• “I felt no empathy with any of the characters, far too much detail of their feelings for each and far too descriptive of their feelings for their child. All parents feel that way, it is not unusual to love your child and be devastated if they choose the wrongs path in life. Not necessary to write a book about it!” – Amazon Customer
  • “This is likely a weepy film. Sentimental codswallop to be honest. Would two people with intelligence and love for each other really make such a hash of all the most important things in their lives? I was hoping for something more nuanced and more true to life but this isn’t that book. Unless you enjoy shamelessly melodramatic weepies with very little plot to them I suggest you avoid this book and find a better use of your time.” – EV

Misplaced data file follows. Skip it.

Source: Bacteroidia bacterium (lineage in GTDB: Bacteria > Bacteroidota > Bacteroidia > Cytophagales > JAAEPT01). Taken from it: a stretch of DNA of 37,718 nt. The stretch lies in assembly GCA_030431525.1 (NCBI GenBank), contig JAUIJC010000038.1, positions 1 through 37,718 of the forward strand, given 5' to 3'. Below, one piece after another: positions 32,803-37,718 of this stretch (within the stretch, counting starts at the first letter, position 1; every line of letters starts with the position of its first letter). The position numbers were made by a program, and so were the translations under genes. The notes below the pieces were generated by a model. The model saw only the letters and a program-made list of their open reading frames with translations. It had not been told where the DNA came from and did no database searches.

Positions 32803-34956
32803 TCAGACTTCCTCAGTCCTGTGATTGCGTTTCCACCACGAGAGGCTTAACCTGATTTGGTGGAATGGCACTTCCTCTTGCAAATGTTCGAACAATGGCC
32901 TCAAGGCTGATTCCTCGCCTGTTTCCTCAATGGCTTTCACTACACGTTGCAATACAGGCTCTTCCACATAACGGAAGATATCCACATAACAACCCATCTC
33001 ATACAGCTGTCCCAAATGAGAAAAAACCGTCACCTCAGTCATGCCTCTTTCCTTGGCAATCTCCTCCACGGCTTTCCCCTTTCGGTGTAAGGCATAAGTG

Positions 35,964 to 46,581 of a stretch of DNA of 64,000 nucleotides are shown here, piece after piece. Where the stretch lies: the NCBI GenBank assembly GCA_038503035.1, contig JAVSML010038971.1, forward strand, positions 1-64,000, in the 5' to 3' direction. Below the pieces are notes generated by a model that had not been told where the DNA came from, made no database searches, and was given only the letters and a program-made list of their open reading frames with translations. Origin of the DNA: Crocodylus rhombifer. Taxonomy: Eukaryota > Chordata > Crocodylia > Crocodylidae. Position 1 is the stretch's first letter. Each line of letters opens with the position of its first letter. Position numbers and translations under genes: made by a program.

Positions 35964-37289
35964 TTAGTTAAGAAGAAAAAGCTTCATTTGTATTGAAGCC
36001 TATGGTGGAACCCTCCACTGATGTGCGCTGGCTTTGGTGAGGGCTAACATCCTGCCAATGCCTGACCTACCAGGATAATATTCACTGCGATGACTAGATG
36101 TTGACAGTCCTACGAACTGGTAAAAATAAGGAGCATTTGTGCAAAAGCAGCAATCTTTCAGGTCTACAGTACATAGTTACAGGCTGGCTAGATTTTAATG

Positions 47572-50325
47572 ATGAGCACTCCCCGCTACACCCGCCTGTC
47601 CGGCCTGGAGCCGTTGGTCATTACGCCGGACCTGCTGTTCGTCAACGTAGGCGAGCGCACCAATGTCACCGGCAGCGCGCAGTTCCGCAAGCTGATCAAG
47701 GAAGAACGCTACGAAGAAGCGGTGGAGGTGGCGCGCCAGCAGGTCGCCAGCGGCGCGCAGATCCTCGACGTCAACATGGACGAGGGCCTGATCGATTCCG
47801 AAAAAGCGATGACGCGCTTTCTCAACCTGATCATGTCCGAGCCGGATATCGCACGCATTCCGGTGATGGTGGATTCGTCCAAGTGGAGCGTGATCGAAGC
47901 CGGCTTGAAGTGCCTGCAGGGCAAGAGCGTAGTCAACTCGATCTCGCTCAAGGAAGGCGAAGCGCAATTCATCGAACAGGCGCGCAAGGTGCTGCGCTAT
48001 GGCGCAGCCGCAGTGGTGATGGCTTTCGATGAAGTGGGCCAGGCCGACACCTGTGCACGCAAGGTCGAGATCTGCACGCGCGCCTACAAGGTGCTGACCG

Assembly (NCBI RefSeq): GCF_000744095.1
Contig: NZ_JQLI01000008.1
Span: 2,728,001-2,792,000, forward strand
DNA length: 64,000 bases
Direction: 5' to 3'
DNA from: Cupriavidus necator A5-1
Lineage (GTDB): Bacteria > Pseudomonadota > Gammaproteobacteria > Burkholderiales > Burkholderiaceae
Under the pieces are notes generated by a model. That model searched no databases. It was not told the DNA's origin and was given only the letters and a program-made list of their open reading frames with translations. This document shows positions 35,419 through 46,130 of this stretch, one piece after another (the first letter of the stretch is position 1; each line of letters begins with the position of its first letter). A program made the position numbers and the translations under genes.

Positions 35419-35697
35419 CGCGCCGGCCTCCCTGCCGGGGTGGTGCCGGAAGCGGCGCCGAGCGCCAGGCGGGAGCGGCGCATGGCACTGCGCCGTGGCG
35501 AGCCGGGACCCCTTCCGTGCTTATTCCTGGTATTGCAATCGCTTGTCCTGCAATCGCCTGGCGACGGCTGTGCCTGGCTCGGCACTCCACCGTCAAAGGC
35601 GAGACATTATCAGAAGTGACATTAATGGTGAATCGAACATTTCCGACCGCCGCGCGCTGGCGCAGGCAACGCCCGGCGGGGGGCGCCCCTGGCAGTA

• “I just didn’t believe that two people who professed to love each other so very much could live through a period of six months without talking. It’s just too childish. They were of a similar age to me but had my partner refused to speak to me for any length of time, I’d have walked out, not taken a bunch of tablets that made me into a vegetable. That’s just passive-aggressive.” – MalMonroe

The Nothing Man – Catherine Ryan Howard

I think this might be the year I finally catch up on all the books that slipped by me during the pandemic lockdown(s). A few weeks ago, it was The Secrets Of Strangers, and now it’s The Nothing Man. Corvus Books (and Allen & Unwin) sent me this one towards the end of 2020 – better late than never, right?

The Nothing Man - Catherine Ryan Howard - Keeping Up With The Penguins
Get The Nothing Man here.
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This one didn’t really catch my eye until I read – and loved! – 56 Days. That book made Catherine Ryan Howard an automatic-buy author for me, and luckily I already had The Nothing Man on the to-read shelf.